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there's an interesting server petition filed by the development of a statute that says if you are going to get aids funding, you have to have a policy that opposes sex trafficking. now, one would think that wouldn't be that controversial. i don't know a lot of organizations that are like go six trafficking. but it does raise an interesting first amendment question of whether the government can say to you you have to express the point of view or whether that is okay because it is a part of the government funding program. that is an interesting question and the last case that i will mention is the mount holly case that i have done last year but was resolved on the other side when they gave up. not for any reason having to do with me. the question is under the fair housing act which is a major piece of civil rights legislation that deals with how it is often invoked for example to allege that lenders are only
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offer offering to the particular neighborhoods and also to people with particular races whether you can bring a disparate impact claim under the federal fair housing act. the difference between the disparate impact clean and treatment is the disparate impact is discrimination of this unintentional and that is you have some policy that has an adverse effect on a protected class, say the minority, and even if you didn't intend to discriminate against nevertheless what you have done is illegal and the disparate impact claims are anathema to many conservatives on the supreme court to perhaps five of them which it turns out is all you need. but the supreme court isn't considered a question of such a claim available under the fair housing act, so that is the current business dhaka it and what i expect. thank you very much. [applause] >> thank you. it's good to be here. i had offered to arm wrestle tom
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earlier over the game and fish but after talking with him i realized he was heavily invested and the same with cannon and the dog sniff. they have left for me the cases, the important cases involving race and a gay-rights, so thanks there's a big college affirmative case you probably read about it. this is the latest iteration of a very old question. can the government in this case the state university give an advantage to a student because of his or her race to give sort of an edge to black or hispanic students in the interest of diversity, changing the university or does that violate the rights of a white student who says i was denied the equal protection of the law. the interesting twist in this case and what you should really watch is the question of the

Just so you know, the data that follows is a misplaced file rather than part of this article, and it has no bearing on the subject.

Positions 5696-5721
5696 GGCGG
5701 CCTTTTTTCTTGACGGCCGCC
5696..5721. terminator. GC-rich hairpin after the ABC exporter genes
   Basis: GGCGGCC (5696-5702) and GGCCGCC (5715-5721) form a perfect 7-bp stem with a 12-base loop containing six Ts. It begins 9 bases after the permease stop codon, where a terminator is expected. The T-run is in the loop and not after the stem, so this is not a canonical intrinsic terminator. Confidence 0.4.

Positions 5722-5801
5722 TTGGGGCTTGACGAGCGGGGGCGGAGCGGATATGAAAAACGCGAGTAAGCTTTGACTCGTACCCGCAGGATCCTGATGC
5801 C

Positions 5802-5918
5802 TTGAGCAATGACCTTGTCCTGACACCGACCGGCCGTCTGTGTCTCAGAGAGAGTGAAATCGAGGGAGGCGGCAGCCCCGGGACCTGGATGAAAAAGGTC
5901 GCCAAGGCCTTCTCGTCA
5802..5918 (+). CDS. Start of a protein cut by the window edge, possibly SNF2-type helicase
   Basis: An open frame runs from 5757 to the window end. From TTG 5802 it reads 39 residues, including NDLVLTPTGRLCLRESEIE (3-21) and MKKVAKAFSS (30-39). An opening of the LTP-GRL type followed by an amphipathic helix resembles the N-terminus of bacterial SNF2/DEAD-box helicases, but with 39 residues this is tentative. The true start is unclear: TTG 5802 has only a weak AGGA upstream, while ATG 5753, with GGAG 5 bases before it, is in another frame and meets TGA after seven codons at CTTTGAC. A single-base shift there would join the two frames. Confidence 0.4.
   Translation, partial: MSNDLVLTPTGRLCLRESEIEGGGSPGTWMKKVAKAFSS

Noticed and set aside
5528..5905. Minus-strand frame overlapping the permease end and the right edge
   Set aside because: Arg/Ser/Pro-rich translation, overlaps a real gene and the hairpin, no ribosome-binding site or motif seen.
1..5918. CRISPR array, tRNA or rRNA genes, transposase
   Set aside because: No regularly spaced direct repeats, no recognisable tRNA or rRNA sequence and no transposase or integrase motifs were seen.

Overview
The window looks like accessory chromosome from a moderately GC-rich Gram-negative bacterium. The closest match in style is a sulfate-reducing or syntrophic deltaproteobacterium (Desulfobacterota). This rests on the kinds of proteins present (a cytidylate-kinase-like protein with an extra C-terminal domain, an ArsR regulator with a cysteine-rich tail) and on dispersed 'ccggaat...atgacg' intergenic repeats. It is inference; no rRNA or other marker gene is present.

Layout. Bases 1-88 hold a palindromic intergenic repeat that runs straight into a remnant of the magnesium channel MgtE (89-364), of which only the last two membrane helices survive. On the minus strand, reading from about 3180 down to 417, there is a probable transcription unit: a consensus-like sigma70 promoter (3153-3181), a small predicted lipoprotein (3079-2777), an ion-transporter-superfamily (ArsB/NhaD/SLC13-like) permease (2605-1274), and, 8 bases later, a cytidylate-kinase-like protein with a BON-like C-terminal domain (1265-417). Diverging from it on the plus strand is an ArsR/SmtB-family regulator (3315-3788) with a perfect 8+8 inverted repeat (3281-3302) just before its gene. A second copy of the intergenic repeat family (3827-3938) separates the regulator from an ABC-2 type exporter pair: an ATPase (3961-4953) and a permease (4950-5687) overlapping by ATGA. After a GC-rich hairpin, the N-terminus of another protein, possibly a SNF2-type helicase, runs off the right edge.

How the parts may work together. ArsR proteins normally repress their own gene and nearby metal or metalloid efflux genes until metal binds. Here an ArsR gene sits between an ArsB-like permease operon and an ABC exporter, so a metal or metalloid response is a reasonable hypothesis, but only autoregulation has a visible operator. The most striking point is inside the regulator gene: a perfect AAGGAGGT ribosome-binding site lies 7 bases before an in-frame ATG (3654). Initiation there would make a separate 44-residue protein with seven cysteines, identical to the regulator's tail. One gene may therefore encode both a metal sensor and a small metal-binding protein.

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so-called race neutral alternatives. about 15 years ago, 1997, a federal appeals court in texas said you may not use race for affirmative action at the university of texas. this did the legislature and mexican-american woman in the state legislature sponsored a bill signed into law by then governor george bush that said the state is going to grant automatic admission to its public universities including ut austin to the top 10% graduates in all of its high schools all across the state, and this really transformed education and access. now mexican-american kids in the rio grande valley, african-american students houston or dallas, rural white kids across texas suddenly had an opportunity to go to duty
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austin. and over time the percentage of the students coming into ut austin steadily rose and the alternative is those kids were getting in because they did very well in high school. but in 2004 after the supreme court had narrowly upheld the race-based affirmative action and the university of michigan case, texas announced that they were going to go back to using the rates, but for a very limited part of the class. it's only about a quarter of the freshman class so three-quarters of the kids come in under the race neutral plan it's now called the top 8% they scaled it back a little bit. one quarter comes in under the so-called holistically view where they say we are going to consider a whole lot of things about a student. we want to be able to have some discretion to pick our students and the university says if we have a kid interested in the